More and more tech companies are asking workers not to come into the office. We asked five embedded systems developers that regularly (and successfully) work remotely to share their advice on how best to survive working from home and ameliorate the disruptions.
- Avoid getting too comfortable. While it might be tempting to roll out of bed, grab a cup of coffee, and schlep to your desk in your jammies, engineers who work at home think it’s important to maintain some semblance of “going in” to the office. In other words, while it’s okay to dress down, just don’t get too carried away. Customer meetings will still happen—often over video—and for the impromptu meeting or skyping with your boss, you probably don’t want to come across as insouciant.
- Establish your personal workspace. Having a routine is key, particularly if there are other family members who will also be at home during the day. That will require staking out a distraction-free, quiet area in your home to work, and setting expectations and boundaries with kids, contractors, even delivery people who must accommodate your schedule. Inquisitive, noisy, and needy feline and canine co-workers should also be discouraged from entering your workspace.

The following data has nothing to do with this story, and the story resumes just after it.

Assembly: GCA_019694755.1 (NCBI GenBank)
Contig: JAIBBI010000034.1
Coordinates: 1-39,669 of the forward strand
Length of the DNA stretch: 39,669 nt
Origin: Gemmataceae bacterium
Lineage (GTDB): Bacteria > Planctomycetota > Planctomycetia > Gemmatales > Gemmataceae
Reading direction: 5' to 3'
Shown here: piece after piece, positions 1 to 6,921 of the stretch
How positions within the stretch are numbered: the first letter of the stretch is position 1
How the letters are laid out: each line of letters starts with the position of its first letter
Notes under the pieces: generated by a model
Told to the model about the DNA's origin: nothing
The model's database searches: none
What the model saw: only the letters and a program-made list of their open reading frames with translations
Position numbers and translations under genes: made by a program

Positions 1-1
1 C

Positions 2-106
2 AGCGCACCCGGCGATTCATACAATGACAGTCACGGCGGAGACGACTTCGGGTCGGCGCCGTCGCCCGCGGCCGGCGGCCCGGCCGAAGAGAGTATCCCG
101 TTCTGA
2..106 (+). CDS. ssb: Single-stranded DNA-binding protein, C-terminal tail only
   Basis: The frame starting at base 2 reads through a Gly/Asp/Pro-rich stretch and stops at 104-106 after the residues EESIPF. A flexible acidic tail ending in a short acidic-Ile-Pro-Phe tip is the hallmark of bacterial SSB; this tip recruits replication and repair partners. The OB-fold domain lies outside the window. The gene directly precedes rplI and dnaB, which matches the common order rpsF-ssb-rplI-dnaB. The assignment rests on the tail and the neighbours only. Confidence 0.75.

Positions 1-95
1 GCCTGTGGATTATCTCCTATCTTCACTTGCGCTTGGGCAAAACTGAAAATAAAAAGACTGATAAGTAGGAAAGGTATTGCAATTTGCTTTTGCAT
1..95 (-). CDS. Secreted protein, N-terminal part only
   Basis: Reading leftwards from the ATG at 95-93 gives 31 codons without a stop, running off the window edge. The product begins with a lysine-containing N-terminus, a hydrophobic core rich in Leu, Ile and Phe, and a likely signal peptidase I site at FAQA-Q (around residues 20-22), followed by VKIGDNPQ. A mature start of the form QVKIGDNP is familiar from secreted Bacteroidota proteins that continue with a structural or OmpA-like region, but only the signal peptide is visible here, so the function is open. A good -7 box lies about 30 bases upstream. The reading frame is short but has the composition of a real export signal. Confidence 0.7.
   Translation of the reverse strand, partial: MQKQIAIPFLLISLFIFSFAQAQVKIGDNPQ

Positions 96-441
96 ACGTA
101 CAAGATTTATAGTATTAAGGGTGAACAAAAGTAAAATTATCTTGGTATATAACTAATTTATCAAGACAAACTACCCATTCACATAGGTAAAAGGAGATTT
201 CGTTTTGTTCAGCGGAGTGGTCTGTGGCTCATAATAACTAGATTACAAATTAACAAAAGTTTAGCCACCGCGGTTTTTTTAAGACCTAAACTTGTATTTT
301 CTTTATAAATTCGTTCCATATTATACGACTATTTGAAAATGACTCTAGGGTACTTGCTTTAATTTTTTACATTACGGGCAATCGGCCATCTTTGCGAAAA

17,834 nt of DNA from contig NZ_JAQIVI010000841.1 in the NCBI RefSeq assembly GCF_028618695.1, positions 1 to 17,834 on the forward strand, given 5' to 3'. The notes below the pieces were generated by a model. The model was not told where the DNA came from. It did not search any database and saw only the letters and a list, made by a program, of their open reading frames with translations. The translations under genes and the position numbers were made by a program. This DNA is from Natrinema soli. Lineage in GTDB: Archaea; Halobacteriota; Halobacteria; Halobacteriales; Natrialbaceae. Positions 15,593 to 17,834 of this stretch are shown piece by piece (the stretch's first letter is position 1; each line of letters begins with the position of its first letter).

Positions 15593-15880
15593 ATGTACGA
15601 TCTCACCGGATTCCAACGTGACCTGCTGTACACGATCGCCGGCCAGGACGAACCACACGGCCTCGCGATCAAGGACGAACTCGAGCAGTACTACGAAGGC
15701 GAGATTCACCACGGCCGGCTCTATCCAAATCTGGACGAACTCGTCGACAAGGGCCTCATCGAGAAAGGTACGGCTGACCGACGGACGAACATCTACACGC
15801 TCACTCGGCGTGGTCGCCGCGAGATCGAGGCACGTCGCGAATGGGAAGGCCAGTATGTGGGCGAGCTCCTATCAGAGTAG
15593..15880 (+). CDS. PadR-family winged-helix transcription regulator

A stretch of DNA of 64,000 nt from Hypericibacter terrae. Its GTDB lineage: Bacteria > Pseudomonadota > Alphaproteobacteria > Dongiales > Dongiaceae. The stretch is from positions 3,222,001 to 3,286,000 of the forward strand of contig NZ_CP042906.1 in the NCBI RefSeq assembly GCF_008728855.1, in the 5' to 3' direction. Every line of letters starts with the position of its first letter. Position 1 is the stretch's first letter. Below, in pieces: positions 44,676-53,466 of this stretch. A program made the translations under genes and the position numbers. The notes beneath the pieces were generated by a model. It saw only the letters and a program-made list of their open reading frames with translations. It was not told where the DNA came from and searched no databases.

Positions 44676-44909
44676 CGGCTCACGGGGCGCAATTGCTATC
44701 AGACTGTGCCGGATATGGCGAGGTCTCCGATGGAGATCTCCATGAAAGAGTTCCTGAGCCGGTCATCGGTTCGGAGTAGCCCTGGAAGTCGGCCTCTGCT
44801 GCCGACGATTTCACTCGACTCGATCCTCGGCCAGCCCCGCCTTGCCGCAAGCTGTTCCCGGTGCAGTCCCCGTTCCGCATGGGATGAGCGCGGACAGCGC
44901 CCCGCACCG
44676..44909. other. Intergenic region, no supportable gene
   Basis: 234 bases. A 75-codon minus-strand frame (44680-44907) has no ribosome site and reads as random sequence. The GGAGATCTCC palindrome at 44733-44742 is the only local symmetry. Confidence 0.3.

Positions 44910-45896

- Invest in technology that will make working at home easier for you. For design work, engineers say that two displays are sufficient for most embedded developers. That being said, one developer’s specific setup includes two 3840 X 2160 displays connected to a main desktop computer, and a 1080 display connected to a number of other computers that vary over time, including a laptop and two Intel NUCs. A good camera is a must if you do a lot of video. Good network and phone connections go without saying.
- Leverage collaboration tools. One of the biggest challenges of working remotely is collaborating effectively, especially for engineering teams used to getting together, brainstorming, and drawing on a whiteboard. The top tools engineers say they use are E-mail, Slack, Teams, Skype, Basecamp, and GitHub—although they caution that none precisely replicate the in-person experience. The important thing is to adapt to the communication preferences of the managers and team you work with.
- Stay relevant. One of the biggest drawbacks to working remotely is the potential to fall out of touch with co-workers and managers. To stay relevant, become proficient at communications and be proactive. As one engineer put it, “Your need to flex your communication skills differently.” That means being efficient and choosing the right tool for the purpose—one two-minute phone call will be much more expeditious than 20 back-and-forth emails.